September 11, 2008

Neither Snow nor Rain…


In this age of e-mail, SMS and who knows what other communication wonder they'll come up with next, there are still people who use the "regular" - also known as "snail" - mail. Are these people Luddites, or what?

And we're not talking about an insignificant tribe. Judging by the traffic on my local e-mail community list, "can anyone take a letter to the States for me" ranks just behind "looking for a lift to X" on the hit parade of favors people are always seeking.

Maybe it's not so good to ask for favors like this, though. In community life, everybody gets "credits" - which you cash in for favors with friends and neighbors. You can only ask for so many favors before you're put on the "nudnik list," when people see your number on the caller ID and pretend they're not home.

Do you really want to waste your credits on snail mail? Especially when there's a great service that will let you send any piece of mail you want anywhere in the world - for just a dollar or two. And if you're a real risk taker, you can even get your mail sent for free. Mailaletter ( is a reliable, secure, spam- free service that lets you write letters or upload documents. The people on the other end then take your document and stuff it in an envelope, address and mail it for 99 cents for the first page for mail sent to the US, and an additional quarter for each additional page. You pay by Paypal (you can make the payment by credit card if you don't have a Paypal account). And for non-US addresses, the cost is $1.99.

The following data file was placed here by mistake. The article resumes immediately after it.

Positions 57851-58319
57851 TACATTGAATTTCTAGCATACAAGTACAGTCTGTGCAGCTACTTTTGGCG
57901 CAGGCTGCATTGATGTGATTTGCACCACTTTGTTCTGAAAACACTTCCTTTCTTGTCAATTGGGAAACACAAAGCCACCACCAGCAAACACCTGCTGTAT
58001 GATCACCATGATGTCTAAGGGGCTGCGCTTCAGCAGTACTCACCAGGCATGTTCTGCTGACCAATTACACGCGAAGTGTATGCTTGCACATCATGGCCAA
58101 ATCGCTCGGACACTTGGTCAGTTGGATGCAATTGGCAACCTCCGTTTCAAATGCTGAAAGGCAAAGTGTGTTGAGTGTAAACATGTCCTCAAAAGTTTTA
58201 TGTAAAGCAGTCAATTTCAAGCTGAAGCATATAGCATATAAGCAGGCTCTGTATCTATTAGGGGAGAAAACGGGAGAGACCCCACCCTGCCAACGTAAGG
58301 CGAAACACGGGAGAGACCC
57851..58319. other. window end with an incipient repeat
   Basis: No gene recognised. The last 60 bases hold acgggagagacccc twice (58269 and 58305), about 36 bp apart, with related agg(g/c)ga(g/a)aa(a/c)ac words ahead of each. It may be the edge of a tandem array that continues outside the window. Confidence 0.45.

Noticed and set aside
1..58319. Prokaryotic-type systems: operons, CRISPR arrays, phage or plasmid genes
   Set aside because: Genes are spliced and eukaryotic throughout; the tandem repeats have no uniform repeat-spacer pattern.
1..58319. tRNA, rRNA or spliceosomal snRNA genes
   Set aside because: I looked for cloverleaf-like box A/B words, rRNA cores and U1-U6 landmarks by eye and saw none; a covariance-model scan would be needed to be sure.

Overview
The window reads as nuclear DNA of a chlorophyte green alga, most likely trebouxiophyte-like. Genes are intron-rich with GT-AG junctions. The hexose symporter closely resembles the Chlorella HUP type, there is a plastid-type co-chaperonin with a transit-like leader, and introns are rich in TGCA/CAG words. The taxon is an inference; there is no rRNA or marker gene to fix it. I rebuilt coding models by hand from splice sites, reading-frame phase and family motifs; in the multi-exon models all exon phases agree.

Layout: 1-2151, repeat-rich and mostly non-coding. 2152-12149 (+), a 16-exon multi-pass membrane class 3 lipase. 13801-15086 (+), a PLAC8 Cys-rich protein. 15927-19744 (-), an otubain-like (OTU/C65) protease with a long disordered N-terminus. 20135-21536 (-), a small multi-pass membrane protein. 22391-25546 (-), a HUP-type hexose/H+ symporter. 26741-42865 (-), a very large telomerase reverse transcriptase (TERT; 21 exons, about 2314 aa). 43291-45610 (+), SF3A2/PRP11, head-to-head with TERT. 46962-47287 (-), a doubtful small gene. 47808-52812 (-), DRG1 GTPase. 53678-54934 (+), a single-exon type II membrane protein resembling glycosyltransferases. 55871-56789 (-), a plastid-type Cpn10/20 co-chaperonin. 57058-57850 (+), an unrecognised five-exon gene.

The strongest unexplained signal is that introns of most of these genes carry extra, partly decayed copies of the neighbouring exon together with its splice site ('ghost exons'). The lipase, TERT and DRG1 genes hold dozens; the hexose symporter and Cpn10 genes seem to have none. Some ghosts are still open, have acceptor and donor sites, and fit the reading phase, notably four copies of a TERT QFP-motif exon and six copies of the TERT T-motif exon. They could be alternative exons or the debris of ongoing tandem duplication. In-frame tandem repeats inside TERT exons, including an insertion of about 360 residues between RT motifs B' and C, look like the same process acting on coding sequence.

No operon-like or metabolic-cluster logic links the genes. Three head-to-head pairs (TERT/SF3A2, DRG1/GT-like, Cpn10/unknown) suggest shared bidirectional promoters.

What about the free service? If you want to write a letter to someone (no document uploading), check out . The site will send your letter to any US address at no cost to you - in return for your consenting to sign up for "special offers" (read spam!). If you don't mind a mailbox full of junk e-mail, you can send your non-spam letter for free. Or sign up for a "junk" mail address at Yahoo or Hotmail and use that as your eSnailer "free offer" address. Either way, you get to save your "credits" for something really important - like a ride to "X."

Originally published by DAVID SHAMAH.

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